When we say Christ came to save sinners, we don’t mean just those who cheat on their income tax. And  when we say God forgives sins, we don’t mean just harsh words uttered in anger, but all terrible crimes sincerely repented.  In the 1970s and 1980s, the Church erred when we handed out forgiveness to sinners without determining that they were actually repentant or levying a sensibly heavy penance, but we err now when we define a man entirely by the clearly regretted sins of his past life.   

  • Derekjohnson

    Dirty catholic paedophiles go to hell 

  • Disappointed

    I went to Grace Dieu in the 80′s. We were always aware that some staff there were paedophiles. We could do nothing. Cunningham though seemed to represent the better side of the Rosminian order. At least I thought so. He married me & he baptised my daughter. What a fool I was. I would like to see this order bankrupted and ended. 

  • IDesireMercy

    And what have you got on your soul that you don’t want on the cover of the Daily Mail?

  • Anonymous

    I fully agree that amends should be made, yes. But not to the extent that it bankrupts the order or harms its charitable activities. Surely there has to be some proportionality here. Parishioners who give to the Church today are not responsible for actions of dead or retired priests from decades earlier. I sometimes feel that all of us who give to the Church are being made to pay, now, for things for which we bear no responsibility, and that a spirit of vengeance motivates some of the litigation.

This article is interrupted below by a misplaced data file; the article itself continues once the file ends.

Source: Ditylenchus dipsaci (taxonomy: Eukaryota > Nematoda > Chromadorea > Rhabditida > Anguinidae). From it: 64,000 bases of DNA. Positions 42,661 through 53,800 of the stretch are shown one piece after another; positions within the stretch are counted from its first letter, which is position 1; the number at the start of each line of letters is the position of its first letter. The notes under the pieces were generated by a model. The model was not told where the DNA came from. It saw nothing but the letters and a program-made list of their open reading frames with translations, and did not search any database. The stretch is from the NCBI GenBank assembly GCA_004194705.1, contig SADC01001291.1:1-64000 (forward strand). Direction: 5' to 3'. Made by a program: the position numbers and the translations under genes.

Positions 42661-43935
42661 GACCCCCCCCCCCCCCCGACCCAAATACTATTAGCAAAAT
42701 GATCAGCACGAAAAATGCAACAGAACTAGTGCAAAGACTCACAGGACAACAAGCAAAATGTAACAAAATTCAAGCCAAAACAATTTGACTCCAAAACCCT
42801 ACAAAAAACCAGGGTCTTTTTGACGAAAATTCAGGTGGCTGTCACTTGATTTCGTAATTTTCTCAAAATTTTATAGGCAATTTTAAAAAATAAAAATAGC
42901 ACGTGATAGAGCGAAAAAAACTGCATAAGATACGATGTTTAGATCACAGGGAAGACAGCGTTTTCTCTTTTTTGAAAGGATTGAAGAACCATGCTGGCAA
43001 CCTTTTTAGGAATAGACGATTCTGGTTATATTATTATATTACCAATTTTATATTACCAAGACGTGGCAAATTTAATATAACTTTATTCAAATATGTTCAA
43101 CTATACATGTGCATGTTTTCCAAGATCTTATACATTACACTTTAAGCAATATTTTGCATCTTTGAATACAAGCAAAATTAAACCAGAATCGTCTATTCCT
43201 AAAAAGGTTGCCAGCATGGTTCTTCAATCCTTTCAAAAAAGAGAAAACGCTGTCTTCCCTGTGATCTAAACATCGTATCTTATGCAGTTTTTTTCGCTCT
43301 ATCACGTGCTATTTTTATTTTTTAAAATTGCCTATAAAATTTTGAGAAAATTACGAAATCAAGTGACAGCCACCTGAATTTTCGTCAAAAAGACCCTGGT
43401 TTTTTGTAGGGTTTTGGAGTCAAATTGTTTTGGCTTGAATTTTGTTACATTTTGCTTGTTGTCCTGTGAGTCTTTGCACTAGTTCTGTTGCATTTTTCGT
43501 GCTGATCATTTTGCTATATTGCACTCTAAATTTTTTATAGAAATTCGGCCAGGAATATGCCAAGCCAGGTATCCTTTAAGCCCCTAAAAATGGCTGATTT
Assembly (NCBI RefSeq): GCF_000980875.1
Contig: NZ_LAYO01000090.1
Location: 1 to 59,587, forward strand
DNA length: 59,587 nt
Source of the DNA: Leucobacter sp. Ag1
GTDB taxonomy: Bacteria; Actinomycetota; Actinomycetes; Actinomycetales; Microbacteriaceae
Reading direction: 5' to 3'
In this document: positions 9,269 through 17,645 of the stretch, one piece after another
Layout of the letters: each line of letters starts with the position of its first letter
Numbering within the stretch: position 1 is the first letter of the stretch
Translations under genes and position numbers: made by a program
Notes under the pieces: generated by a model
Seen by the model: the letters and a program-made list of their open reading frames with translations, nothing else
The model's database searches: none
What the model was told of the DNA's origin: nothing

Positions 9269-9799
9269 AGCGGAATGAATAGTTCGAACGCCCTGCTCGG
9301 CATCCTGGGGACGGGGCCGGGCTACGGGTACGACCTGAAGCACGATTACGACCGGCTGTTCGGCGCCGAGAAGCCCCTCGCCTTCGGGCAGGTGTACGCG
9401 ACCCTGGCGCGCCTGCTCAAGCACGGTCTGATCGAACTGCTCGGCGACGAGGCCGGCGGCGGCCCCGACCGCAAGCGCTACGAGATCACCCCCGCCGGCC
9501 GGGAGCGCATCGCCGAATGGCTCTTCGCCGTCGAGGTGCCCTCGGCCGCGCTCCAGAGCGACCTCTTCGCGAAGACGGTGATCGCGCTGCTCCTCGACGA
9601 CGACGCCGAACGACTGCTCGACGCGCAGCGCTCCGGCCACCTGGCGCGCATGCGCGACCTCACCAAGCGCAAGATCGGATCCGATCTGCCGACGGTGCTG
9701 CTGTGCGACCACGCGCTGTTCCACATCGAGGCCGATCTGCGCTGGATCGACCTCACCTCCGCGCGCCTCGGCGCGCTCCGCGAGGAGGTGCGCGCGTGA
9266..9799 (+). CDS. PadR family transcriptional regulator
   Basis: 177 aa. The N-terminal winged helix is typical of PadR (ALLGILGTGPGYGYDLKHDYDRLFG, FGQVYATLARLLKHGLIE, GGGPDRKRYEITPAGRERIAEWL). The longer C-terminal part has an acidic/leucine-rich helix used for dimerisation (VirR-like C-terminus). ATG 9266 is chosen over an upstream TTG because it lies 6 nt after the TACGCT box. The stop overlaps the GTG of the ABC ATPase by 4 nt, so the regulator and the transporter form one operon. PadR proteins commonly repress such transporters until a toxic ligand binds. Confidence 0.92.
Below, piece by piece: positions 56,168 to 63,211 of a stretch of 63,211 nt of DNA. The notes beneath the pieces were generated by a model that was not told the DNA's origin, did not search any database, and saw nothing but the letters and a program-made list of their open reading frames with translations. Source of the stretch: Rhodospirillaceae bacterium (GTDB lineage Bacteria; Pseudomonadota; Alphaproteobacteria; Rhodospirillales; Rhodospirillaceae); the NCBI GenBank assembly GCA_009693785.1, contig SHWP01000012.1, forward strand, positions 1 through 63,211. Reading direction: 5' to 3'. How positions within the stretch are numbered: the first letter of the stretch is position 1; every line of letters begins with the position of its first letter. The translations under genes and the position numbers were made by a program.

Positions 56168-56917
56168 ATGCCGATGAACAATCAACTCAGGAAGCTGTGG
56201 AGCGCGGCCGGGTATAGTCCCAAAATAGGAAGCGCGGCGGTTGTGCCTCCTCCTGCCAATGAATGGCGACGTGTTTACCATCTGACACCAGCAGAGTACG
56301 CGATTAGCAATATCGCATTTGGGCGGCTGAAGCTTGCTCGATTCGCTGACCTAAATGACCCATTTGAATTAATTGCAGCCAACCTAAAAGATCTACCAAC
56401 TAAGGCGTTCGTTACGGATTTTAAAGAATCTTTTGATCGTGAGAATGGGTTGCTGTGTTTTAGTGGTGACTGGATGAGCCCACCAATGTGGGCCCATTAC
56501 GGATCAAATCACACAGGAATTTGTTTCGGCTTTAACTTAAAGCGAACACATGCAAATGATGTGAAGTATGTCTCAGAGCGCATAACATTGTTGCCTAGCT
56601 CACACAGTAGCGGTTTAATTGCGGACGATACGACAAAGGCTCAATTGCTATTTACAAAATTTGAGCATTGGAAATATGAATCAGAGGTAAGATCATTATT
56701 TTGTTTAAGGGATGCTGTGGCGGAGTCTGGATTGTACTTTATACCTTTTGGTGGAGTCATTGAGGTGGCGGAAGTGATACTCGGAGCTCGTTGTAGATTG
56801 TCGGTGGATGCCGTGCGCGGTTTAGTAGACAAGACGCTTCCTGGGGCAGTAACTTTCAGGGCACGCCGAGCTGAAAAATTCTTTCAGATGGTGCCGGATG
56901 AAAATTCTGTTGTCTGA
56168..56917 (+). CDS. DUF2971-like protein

• Philip

    While I sympathise with your view regarding parishoners who give to the church today, based solely on what I saw in the programme last night adn press indications in the past I can not agree.  In this case at least one of the priest was moved from a school in UK after a parents complaint, to the school in Tanzania.  The church was responsible for this and the result.  The were at least three priest named in the programme, had the other two also been “moved” to Tanzania after a complaint or observed behaviour as well.  If the church had called in the police at the time and expelled them from the order, then your argument would hold, they did not.  Unfortunately not only did they fail to remove them then, but it seems that there is still a tendency to be less than 100 percent open about it.

  • Juan….

    These cases remind me of what was said at Garabandal on June 18th 1965 regarding some of our clergy. Worth looking it up!!

  • Phil

    I agree with you Nytor when you say “Parishioners who give to the Church today are not responsible for actions of dead or retired priests from decades earlier”.
     
    But what you are responsible for is not demanding loudly and continuously that this behaviour must stop, totally acknowledge what has gone on and be totally open and frank with any information that admits the truth in these horrific deeds. Most parishioners will know how the Catholic church has for decades now done everything in it’s power to keep this quiet and done its utmost to keep these dirty deeds hidden and continue to do so.
    Until this happens I’m afraid that existing parishioners will continue to be held and seen to be responsible.
    You say that the “spirit of vengeance motivates some of the litigation”. I feel that this is perfectly understandable in the meantime.

  • Richard

    I am a member of this same religious order. I have winessed that superiors enjoy great power and abuses it on others. Abuses happens in our formations houses as well. I had a painful life during my formation. Rosminians should analyse the past, before it gets too late. 

  • John Bowles

    Well said. The most impressive of the men on last nights program was the Australian who accepted the apologies and forgave. The others, one suspects, have many other “issues” in their lives aside from having possibly been abused at school.